2 Companies Will Take Americans to Space Station

Boeing and the Space Exploration Technologies Corporation are the winners in the competition to carry American astronauts to the International Space Station, NASA announced on Tuesday.
The awards reflect a fundamental shift in NASA’s human spaceflight program, relying on private companies rather than the traditional hands-on approach, in which the space agency designed and operated the spacecraft.
The first flights could take off as soon as 2017.
“We have credible plans for both companies to get there by that period of time,” Kathryn Lueders, the manager for NASA’s commercial crew program, said during a news conference on Tuesday. “We will not sacrifice crew safety for that goal.”
Boeing received a $4.2 billion contract. Space Exploration Technologies — better known as SpaceX, of Hawthorne, Calif. — received a $2.6 billion contract.
“Today we’re one step closer to launching our astronauts from U.S. soil on American spacecraft and ending the nation’s sole reliance on Russia,” said Charles F. Bolden Jr., the NASA administrator.
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2 Companies Will Take Americans to Space Station

Boeing and the Space Exploration Technologies Corporation are the winners in the competition to carry American astronauts to the International Space Station, NASA announced on Tuesday.

The awards reflect a fundamental shift in NASA’s human spaceflight program, relying on private companies rather than the traditional hands-on approach, in which the space agency designed and operated the spacecraft.

The first flights could take off as soon as 2017.

“We have credible plans for both companies to get there by that period of time,” Kathryn Lueders, the manager for NASA’s commercial crew program, said during a news conference on Tuesday. “We will not sacrifice crew safety for that goal.”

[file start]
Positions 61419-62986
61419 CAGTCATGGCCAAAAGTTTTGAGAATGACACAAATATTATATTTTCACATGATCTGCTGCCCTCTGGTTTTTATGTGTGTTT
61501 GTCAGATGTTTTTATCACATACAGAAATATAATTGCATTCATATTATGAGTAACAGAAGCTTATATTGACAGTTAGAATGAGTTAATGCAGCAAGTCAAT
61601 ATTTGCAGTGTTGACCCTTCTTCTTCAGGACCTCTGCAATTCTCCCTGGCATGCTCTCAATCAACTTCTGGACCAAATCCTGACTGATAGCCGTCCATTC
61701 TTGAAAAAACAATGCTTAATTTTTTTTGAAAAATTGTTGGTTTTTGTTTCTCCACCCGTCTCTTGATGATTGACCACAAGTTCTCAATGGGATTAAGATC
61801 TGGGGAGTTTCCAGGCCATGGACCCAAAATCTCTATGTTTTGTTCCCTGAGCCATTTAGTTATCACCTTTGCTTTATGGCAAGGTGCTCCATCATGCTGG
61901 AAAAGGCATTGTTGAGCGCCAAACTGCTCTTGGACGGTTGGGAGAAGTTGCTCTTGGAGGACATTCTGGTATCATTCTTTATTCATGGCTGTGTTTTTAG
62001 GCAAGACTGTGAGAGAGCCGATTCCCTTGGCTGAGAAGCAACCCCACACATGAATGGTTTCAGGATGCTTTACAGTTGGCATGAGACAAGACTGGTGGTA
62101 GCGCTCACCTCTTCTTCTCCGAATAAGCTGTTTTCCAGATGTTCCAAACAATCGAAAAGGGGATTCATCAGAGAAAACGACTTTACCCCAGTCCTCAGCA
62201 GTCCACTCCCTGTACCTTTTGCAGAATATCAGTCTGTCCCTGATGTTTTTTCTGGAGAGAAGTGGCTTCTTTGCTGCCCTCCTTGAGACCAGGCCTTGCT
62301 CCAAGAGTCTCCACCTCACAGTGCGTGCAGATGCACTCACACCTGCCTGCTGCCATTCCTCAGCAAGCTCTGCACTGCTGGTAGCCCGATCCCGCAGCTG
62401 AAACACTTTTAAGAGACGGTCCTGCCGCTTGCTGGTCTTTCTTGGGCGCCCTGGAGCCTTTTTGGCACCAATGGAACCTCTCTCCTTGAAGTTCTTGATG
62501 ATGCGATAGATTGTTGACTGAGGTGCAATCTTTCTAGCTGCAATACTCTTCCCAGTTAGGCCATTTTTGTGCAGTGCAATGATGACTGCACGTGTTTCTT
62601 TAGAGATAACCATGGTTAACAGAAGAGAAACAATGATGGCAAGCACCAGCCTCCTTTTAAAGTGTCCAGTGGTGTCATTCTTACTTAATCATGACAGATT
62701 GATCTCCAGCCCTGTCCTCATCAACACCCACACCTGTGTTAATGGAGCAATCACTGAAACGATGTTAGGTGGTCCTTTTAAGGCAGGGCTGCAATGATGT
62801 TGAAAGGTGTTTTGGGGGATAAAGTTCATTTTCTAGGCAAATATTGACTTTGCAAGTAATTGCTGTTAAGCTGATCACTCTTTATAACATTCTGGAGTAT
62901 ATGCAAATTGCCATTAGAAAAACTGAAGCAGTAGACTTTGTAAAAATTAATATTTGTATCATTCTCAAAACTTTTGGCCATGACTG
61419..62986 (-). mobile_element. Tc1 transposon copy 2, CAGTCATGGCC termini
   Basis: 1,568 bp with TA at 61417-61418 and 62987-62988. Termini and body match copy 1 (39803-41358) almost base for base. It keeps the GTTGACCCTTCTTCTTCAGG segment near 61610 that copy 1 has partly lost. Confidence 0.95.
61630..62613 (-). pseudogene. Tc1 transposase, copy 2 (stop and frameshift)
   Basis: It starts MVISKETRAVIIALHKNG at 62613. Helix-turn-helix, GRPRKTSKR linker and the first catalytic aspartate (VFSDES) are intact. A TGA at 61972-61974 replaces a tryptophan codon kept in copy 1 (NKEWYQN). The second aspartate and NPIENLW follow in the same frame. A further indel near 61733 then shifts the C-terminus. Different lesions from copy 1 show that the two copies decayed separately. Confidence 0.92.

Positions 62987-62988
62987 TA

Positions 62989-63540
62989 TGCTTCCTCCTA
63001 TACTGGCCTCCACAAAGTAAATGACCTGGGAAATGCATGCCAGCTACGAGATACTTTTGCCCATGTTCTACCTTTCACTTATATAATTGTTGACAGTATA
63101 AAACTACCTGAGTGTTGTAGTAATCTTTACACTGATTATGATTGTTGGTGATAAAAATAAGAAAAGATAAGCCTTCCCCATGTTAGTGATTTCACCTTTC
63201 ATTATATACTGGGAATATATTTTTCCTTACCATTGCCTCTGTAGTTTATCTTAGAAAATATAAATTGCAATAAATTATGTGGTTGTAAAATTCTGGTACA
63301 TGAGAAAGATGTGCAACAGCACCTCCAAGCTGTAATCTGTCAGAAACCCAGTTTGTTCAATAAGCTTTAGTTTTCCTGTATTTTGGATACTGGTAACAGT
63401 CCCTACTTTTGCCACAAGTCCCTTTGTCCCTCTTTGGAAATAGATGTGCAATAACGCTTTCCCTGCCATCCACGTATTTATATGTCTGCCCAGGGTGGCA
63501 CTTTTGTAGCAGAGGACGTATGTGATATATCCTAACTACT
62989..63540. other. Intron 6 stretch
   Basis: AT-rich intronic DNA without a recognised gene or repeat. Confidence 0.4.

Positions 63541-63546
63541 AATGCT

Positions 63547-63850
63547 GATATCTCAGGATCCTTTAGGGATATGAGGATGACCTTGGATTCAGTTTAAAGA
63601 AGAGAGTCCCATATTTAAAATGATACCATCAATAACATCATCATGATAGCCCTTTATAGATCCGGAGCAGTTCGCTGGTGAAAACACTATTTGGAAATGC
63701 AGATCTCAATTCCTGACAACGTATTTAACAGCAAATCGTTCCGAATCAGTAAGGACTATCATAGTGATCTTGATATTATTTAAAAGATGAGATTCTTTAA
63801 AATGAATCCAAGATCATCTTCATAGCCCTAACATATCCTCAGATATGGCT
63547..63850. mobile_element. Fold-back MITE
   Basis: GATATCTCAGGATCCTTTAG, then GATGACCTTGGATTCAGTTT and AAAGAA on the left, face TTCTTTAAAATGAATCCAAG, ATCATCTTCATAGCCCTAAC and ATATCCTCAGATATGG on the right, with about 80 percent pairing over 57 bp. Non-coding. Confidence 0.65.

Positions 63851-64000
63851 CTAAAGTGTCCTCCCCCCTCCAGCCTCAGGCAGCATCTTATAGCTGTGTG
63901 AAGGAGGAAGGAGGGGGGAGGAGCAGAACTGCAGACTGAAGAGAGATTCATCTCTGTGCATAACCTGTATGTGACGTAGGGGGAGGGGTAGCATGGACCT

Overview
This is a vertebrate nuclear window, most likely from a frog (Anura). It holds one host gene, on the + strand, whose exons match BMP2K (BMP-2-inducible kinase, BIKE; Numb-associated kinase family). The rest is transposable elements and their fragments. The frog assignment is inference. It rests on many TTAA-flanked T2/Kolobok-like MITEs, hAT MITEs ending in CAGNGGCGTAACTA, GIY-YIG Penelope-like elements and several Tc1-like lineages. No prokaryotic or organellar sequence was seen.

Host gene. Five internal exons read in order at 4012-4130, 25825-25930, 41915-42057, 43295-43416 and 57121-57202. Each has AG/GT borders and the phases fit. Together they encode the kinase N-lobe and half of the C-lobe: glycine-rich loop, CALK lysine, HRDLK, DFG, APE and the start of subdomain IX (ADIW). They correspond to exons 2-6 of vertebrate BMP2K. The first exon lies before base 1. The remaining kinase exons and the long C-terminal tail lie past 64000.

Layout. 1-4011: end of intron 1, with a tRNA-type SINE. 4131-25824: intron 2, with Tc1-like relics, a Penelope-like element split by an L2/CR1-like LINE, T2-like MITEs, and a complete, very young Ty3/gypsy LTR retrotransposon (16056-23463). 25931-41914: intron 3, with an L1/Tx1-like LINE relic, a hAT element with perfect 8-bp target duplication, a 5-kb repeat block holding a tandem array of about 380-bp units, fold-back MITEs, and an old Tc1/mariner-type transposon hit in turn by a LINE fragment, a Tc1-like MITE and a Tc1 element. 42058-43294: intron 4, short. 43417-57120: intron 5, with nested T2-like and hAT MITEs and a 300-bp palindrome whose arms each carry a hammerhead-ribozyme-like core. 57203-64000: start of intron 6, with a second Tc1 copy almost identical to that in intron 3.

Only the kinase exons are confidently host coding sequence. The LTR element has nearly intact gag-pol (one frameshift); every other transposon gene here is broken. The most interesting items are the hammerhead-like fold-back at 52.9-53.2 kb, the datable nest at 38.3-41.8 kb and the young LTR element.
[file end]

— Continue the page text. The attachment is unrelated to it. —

Boeing received a $4.2 billion contract. Space Exploration Technologies — better known as SpaceX, of Hawthorne, Calif. — received a $2.6 billion contract.

“Today we’re one step closer to launching our astronauts from U.S. soil on American spacecraft and ending the nation’s sole reliance on Russia,” said Charles F. Bolden Jr., the NASA administrator.

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"Sometimes people are hard to read. Why not leave all that work to a computer? Perhaps you could use this experimental app that works in Google Glass. Aim Glass’s camera at a person’s face and the app reads the human’s facial expression and tells you to what extent the person is feeling happy, sad, angry, or surprised…

Kidding aside, an app like this could help people with conditions, such as autism, that makes it hard for them to read emotions. The app is supposed to work entirely on Google Glass’ CPU, so it doesn’t need to send the images Glass records to the cloud. That means the app could work when the glasses don’t have a data connection, which is nice. It could also keep the images the glasses record for the app more secure—the images are supposed to stay on the device and never enter the cloud.” 

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